7. At oral argument, counsel for Leader acknowledged that, under the terms of the policy, the policy insured the named insured, Paul Wilson, and "if he had a resident spouse [which he did not] it would have provided coverage for that spouse as well." In addition, counsel for Leader conceded that Paul Wilson would be insured while driving his owned vehicles notwithstanding the endorsement's language that "[t]here is no coverage for any automobile owned by you ..." since, counsel stated, the financial responsibility laws require that "bad drivers had to be insured operating an owned or non-owned vehicle," and since the policy provides that it incorporates the financial responsibility laws and will be amended to comply therewith.
8. The parties disagree as to whether Paul Wilson informed the Leader agent that he owned several vehicles when he applied for insurance. However, the parties waived this issue since it was not raised at the circuit court as both Royal and Leader stipulated that: Defendant Leader National's coverage issue does not involve any factual disputes and can be resolved by the court as a matter of law .... That all remaining issues on Leader's coverage are legal and require the Court's interpretation of the Leader policy, the impact of the SR-22 filing, and the construction of state statutes.
9. 344.33 "Motor vehicle liability policy" defined. . . . . (2) Owner's policy. An owner's policy of liability insurance: (a) Shall designate by explicit description or by appropriate reference all motor vehicles with respect to which coverage is thereby to be granted .... (3) Operator's policy. An operator's policy of liability insurance shall insure the person named as insured therein against loss from the liability imposed upon him by law for damages arising out of the use by him of any motor vehicle not owned by him ....

Section 344.33(2) and (3), Stats., 1971-72.

10. 344.31 Certification of insurance as proof. Proof of financial responsibility for the future may be furnished by filing with the secretary the written certification of any insurer duly authorized to do business in this state that there is in effect a motor vehicle liability policy for the benefit of the person required to furnish proof of financial responsibility or by transmitting such certification to the secretary by another means approved by the secretary. Such certification shall give the effective date of such motor vehicle liability policy, which date shall be the same as the effective date of the certification and shall certify coverage for any motor vehicle operated by the named insured.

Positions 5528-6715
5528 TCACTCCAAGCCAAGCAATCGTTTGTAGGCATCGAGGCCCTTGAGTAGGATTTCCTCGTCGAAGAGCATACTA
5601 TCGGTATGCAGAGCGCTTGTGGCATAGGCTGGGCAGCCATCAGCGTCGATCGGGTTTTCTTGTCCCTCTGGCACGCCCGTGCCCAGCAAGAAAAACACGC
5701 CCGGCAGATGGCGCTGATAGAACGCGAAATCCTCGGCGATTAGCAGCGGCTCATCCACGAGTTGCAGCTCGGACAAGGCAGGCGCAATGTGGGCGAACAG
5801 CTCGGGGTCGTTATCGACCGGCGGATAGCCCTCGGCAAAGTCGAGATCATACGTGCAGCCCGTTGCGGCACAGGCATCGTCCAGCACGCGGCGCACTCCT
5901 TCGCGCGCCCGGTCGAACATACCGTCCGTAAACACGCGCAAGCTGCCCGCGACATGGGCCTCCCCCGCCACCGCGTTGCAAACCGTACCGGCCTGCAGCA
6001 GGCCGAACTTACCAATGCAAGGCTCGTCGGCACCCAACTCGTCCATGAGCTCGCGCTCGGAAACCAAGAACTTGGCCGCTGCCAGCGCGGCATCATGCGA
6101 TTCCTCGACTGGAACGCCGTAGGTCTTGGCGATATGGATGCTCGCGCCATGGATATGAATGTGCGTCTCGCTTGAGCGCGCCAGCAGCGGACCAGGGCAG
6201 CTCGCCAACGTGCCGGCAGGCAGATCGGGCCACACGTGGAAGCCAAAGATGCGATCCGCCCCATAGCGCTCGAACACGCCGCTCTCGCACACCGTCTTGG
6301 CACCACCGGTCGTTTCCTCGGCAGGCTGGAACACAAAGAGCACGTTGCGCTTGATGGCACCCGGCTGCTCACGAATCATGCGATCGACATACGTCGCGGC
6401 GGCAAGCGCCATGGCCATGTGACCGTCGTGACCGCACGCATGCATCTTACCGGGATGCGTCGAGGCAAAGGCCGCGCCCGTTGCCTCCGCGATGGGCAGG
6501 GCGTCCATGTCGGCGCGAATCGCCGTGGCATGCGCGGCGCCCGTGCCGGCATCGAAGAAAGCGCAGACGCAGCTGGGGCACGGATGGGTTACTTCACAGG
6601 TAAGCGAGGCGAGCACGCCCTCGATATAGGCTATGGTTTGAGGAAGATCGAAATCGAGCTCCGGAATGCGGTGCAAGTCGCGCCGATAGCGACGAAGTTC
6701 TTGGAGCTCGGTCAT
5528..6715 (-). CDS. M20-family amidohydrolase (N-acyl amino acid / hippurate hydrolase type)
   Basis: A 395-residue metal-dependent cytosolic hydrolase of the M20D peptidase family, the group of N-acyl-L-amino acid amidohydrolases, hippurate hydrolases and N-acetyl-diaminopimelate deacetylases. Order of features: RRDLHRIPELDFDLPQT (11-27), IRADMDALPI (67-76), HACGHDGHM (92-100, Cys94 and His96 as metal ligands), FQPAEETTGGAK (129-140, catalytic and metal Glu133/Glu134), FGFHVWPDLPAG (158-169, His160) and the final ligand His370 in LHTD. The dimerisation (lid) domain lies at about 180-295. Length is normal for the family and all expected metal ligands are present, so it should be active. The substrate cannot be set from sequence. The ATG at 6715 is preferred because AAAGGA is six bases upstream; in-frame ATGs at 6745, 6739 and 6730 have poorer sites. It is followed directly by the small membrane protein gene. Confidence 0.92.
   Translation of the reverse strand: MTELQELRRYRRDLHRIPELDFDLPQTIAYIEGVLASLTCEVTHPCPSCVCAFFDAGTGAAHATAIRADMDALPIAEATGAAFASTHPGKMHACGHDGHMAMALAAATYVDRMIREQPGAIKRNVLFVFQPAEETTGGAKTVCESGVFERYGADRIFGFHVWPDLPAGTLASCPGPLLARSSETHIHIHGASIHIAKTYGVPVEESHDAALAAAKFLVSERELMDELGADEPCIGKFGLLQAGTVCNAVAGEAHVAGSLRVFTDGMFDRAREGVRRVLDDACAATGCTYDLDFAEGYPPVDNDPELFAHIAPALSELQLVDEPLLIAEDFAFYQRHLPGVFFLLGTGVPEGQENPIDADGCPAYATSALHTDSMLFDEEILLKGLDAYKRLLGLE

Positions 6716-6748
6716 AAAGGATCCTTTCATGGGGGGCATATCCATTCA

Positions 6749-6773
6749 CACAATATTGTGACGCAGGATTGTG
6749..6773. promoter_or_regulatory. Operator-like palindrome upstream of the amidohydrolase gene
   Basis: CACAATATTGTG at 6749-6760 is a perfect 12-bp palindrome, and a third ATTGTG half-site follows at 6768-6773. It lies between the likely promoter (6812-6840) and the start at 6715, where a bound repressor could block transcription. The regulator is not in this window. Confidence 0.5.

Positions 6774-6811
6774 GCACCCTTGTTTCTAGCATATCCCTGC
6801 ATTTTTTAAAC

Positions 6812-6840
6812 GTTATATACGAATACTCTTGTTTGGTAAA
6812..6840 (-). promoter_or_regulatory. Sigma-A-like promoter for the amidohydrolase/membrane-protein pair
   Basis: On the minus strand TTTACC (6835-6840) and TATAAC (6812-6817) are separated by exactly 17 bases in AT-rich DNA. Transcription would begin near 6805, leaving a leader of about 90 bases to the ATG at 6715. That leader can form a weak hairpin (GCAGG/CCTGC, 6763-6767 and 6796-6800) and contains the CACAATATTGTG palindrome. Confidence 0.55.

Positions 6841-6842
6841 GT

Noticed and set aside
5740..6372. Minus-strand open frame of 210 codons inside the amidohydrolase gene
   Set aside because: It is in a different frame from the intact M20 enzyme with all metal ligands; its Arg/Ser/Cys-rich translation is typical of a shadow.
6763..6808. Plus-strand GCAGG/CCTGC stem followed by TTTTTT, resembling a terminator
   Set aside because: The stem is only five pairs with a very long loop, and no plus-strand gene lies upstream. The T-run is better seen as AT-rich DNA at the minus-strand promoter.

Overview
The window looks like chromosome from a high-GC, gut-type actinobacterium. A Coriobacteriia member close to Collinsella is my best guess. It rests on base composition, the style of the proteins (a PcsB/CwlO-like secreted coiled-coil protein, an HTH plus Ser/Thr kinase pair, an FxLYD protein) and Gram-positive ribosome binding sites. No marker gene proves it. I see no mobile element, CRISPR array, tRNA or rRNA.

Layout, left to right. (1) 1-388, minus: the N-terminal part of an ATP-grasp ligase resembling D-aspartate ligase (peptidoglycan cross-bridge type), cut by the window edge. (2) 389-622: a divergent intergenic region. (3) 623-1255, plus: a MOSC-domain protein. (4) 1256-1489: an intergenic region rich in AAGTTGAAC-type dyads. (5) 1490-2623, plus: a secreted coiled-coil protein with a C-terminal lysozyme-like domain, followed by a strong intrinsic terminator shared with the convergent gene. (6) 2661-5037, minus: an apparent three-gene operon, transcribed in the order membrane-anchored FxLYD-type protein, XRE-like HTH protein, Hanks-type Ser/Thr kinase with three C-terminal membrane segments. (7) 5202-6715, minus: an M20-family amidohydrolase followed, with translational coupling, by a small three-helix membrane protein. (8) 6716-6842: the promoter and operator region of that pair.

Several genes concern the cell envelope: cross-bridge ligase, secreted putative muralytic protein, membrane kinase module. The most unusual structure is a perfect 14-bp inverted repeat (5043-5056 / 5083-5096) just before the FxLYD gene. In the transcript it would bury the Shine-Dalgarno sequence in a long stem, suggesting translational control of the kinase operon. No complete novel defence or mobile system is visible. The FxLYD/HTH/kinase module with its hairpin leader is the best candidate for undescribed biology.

Section 344.31, Stats., 1989-90 (emphasis added).

11. 344.33 "Motor vehicle liability policy" defined. . . . . (2) Motor vehicle liability policy. A motor vehicle policy of liability insurance shall insure the person named therein using any motor vehicle with the express or implied permission of the owner, against loss from the liability imposed by law for damages arising out of the maintenance or use of the motor vehicle within the United States of America or the Dominion of Canada ....

Section 344.33(2), Stats., 1989-90 (emphasis added).

12. 344.40 Suspension for failure to maintain proof; other proof may be required. (1) Whenever any person who has furnished proof of financial responsibility fails to maintain such proof at any time during the period when proof of financial responsibility is required, the administrator shall revoke such person's operating privilege and registration ....

Section 344.40(1), Stats., 1971-72.

13. 344.40 Revocation for failure to maintain proof; other proof may be required. (1) Whenever any person who has furnished proof of financial responsibility fails to maintain such proof at any time during the period when proof of financial responsibility is required, the secretary shall revoke such person's operating privilege Section 344.40(1), Stats., 1989-90.
14. The SR-22 form stated in part (with Leader's typed insertions underlined): The insurance hereby certified is provided by an: XX OWNER'S POLICY: Applicable to (a) the following described vehicles .... ALL OWNED AND NON-OWNED VEHICLES XX OPERATOR'S POLICY: Applicable to any non-owned vehicle.
15. The omnibus statute states in relevant part: 632.32 Provisions of motor vehicle insurance policies. (1) Scope. Except as otherwise provided, this section applies to every policy of insurance issued or delivered in this state against the insured's liability for loss or damage resulting from accident caused by any motor vehicle, whether the loss or damage is to property or to a person. . . . . (3) Required Provisions. Except as provided in sub. (5), every policy subject to this section issued to an owner shall provide that: (a) Coverage provided to the named insured applies in the same manner and under the same provisions to any person using any motor vehicle described in the policy when the use is for purposes and in the manner described in the policy. Section 632.32(1), (3), Stets., 1989-90.